NEW YORK, New York -- Call it "Much Ado About Poo." If America, or at least its president, is lurching toward a new direction of some degree of responsibility vis-a-vis the energy we use and the waste we create, one of the most neglected nexuses of waste and energy has got to be poop, following close behind pee.
But maybe not for long. The Times is going gangbusters with its fecal reporting, perhaps realizing that its reporting should mirror its medium-term financial prospects, which are shit.
This weekend brings a relative tidal wave of bathroom-humorless stories, namely one about cowpie fertilizer from Connecticut (the state's second-biggest export, after blogs) and another on dual-chambered toilets that separate urine from feces. That's why I like to think of toilets as the 21st-century version of Hello Kitty-brand partitioned plates like I once had.
Boston newspaper readers, always a few steps ahead of New York, naturally, were treated to a much more comprehensive look at the issue last summer -- and the Boston Globe article in question may have been good reading for the Times' Rose George. Ms. George, filing her piece from England, implies that Americans are so far behind in their compost-toilet technology that we need to travel to China to see the toilets in action, or to Sweden to import them. A quick scan of the first half of last summer's Globe article would've shown her, however, that companies in Lawrence, Massachusetts, have been manufacturing the toilets for schools in Weston, Massachusetts, for starters.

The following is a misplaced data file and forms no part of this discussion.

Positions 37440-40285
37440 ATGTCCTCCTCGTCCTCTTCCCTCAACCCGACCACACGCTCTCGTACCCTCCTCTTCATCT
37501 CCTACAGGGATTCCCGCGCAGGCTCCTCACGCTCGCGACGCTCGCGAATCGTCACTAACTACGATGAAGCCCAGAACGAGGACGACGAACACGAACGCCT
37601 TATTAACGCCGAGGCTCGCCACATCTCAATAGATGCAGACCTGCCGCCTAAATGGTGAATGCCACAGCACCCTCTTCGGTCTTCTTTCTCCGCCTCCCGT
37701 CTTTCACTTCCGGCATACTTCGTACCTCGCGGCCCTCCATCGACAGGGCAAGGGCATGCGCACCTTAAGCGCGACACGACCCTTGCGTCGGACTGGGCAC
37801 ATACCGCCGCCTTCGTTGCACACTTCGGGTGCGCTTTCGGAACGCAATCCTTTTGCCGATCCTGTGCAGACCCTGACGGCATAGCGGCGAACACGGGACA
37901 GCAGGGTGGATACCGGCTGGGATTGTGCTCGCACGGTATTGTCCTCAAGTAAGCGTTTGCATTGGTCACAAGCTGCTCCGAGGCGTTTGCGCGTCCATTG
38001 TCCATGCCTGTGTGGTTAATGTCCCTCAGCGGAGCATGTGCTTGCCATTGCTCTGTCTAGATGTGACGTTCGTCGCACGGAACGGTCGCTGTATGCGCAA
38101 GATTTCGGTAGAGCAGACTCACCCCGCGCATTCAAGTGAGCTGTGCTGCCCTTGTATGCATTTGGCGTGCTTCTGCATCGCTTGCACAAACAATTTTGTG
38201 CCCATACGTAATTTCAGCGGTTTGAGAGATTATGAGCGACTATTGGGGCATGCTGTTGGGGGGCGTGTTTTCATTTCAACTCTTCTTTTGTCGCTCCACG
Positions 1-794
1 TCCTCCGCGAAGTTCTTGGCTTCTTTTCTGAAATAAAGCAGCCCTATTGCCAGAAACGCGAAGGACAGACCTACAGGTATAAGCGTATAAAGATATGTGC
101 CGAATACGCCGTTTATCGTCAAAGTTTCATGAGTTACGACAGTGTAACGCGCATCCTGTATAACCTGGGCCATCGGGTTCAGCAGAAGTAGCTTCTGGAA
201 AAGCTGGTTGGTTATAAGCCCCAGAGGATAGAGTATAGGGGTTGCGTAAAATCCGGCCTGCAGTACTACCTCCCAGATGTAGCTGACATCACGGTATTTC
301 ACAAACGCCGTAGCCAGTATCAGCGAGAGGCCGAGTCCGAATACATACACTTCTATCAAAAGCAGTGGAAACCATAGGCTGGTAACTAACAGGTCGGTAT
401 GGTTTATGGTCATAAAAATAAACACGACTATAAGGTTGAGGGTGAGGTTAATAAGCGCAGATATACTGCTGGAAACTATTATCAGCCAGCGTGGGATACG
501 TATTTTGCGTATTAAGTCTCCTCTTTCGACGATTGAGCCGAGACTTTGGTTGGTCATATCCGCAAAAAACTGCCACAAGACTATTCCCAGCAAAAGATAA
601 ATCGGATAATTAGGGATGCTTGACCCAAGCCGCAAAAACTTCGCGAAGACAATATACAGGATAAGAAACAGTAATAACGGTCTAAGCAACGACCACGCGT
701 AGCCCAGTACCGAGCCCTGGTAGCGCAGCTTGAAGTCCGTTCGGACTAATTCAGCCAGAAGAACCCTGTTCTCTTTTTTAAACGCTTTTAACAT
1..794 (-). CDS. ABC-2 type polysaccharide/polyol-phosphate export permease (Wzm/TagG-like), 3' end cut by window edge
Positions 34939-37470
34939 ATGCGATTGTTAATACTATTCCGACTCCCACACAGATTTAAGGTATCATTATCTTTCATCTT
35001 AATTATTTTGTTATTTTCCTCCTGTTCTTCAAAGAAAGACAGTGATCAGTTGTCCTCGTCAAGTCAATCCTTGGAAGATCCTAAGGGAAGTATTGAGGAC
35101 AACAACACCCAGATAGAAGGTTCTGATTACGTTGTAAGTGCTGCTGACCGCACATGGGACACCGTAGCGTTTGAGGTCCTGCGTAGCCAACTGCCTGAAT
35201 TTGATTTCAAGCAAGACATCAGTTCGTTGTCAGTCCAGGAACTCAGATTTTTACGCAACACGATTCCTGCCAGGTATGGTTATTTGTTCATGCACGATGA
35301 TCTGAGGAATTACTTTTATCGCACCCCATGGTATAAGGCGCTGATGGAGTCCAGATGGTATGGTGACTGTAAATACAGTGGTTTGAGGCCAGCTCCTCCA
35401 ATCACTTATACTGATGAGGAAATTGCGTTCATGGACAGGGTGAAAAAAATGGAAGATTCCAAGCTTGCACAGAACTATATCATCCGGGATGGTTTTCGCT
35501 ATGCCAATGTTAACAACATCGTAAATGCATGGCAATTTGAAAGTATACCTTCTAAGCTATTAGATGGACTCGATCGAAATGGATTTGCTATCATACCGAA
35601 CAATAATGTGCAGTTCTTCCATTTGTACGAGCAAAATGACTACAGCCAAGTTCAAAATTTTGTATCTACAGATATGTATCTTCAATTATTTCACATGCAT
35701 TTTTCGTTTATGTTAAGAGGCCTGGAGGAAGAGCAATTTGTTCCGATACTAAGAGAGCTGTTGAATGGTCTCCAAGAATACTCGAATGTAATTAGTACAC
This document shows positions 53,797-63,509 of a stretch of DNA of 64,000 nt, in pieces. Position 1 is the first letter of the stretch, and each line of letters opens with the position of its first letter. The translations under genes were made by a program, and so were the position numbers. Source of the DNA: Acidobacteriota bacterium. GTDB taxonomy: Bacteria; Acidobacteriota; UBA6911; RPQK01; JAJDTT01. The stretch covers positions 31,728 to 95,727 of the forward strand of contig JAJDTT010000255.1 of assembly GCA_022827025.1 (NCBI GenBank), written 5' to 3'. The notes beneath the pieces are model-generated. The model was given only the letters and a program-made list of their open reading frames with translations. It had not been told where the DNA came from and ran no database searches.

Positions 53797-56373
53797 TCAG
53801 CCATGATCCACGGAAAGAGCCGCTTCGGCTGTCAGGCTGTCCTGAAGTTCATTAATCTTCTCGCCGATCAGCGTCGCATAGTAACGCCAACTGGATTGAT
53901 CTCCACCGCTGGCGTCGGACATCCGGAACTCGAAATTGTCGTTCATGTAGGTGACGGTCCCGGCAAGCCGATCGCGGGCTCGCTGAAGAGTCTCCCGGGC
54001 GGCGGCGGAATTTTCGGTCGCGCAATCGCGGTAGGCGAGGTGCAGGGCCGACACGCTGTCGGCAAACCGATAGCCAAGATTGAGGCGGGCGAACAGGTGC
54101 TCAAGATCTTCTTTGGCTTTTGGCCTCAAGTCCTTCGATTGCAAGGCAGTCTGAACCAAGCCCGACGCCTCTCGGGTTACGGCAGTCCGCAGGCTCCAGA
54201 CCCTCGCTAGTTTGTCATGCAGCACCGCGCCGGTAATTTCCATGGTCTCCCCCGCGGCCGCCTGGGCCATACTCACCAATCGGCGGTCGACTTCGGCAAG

Nonetheless, our relationship with human waste is a somewhat ... wasteful ... one, and people are getting smart to this. The getting-smartest thing I've seen, oddly, probably came from a big New York developer that offered a plan to build a huge new skyscraper development in Manhattan's Hudson Yards area that would recycle wastewater and feature "flushless" toilets. Though the developer, Tishman Speyer, failed to sign for the project after its bid was selected and the entire project may be on hold for a long time yet, the day when No. 1 stays away from No. 2 may be fast approaching.
1828: Uriah Sligh
9 hours ago